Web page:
In my opinion, recruiters can be accused of being inefficient. When we look at most recruiting technology, it’s mostly underused, with little investment in keeping skills up to date, changing operational practice as the technology has developed. Whilst most recruiting technology issues regular updates and increased functionality to stay competitive, most recruiters use it as was bought.

One clear example of this is the recruitment database or ATS. Many recruiters, (by no means all), use the database for information storage and tracking rather than information retrieval. The progress from Recruiting 2.0 to 3.0, was really little more than the move from post and pray to source and spray. Recruiting is still focussed on volume of approaches in the hope that some of it fits,and volume often brings results.  Priority needs to be on developing smarter working practice, and development takes time. Time is the factor most recruiters aren’t allowed, with the current pressure to hire. Rather than recruiter bashing, i’d like to see a rethink on allowing recruiters to redesign operating practice, and link closer with vendors to make sure they are getting the best out of the technology they have.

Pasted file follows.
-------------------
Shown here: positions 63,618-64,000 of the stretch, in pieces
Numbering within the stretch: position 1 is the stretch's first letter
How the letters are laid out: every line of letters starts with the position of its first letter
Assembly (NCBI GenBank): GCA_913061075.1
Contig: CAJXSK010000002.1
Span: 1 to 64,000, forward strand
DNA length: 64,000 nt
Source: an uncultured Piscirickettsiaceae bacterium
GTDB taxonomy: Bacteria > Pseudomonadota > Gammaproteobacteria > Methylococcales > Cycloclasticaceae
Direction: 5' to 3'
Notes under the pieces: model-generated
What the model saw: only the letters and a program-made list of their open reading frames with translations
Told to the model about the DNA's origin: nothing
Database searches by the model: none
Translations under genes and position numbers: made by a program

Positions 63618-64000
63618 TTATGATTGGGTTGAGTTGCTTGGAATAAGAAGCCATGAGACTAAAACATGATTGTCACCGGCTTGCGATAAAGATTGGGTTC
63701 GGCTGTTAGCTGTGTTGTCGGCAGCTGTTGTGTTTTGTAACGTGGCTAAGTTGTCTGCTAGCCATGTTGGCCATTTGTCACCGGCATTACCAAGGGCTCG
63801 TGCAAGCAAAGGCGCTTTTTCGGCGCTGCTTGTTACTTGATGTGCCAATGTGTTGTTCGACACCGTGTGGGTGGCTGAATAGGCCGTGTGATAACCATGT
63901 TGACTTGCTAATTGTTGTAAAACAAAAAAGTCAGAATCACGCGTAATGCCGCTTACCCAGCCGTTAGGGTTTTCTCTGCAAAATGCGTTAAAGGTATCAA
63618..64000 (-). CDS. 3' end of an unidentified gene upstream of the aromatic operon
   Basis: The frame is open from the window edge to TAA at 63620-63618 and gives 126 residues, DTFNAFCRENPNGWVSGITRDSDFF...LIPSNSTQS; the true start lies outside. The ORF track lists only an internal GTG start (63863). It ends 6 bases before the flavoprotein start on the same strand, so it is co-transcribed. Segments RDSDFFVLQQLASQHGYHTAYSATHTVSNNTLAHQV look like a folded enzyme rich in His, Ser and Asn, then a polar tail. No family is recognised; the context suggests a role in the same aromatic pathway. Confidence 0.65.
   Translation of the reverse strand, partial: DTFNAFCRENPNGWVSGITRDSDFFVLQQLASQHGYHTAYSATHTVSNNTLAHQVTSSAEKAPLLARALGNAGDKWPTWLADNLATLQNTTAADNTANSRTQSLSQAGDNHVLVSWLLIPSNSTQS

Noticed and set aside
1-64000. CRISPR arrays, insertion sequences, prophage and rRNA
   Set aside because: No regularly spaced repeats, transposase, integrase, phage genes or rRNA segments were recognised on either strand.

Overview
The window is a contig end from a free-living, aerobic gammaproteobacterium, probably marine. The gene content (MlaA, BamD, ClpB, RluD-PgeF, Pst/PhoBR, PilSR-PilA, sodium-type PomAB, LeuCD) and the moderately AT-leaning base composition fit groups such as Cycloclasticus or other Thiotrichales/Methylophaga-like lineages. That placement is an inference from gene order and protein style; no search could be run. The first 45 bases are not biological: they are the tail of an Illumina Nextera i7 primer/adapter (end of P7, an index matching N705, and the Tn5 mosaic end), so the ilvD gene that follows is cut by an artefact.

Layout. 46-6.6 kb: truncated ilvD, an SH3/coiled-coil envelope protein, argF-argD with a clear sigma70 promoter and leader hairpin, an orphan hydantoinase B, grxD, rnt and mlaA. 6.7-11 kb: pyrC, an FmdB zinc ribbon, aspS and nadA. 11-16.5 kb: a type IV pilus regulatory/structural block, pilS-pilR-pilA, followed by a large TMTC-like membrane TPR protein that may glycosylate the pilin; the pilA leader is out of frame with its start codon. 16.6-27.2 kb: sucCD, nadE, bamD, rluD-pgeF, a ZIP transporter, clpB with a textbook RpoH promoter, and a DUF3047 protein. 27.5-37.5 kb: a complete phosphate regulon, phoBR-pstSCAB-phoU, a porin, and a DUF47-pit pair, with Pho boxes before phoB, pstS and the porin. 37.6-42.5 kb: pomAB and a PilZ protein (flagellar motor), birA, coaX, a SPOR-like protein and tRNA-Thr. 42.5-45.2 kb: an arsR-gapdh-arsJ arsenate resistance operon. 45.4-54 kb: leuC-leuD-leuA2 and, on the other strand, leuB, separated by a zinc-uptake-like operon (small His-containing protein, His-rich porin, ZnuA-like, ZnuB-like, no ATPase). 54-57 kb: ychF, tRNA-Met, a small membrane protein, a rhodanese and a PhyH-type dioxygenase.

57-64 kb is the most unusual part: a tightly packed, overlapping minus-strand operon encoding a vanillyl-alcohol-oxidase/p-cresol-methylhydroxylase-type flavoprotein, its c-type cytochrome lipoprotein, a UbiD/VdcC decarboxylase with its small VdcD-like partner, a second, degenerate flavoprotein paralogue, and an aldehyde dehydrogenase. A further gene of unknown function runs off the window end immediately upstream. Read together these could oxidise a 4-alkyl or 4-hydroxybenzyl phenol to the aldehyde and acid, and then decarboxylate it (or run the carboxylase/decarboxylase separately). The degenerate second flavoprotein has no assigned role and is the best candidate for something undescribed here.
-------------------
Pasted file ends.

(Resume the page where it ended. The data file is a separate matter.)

Recruiters work far to hard to be described as lazy, and only those who have never had to deal with the real complexity of influencing both candidates and hiring managers beyond attraction would ever think otherwise. Recruiters need to communicate these issues better, and work on brand “recruiter” as hard as employer brand. If you work with recruiters, get to know their job better.

People play the critical part in  the success of any organisation. The recruiters who source and introduce them are central to the success of the business. I always felt privileged to be charged with the responsibility of influencing people s careers and getting the best talent in to organisations. Talk of “lazy” recruiters does not reflect this.

Sometimes, and in some cases inefficient, true , but lazy, definitely not!


 This post first appeared on my blog: NortonFolgate: The Recruiting Unblog

Views: 1010

Comment by Bill Boorman on September 8, 2011 at 7:21pm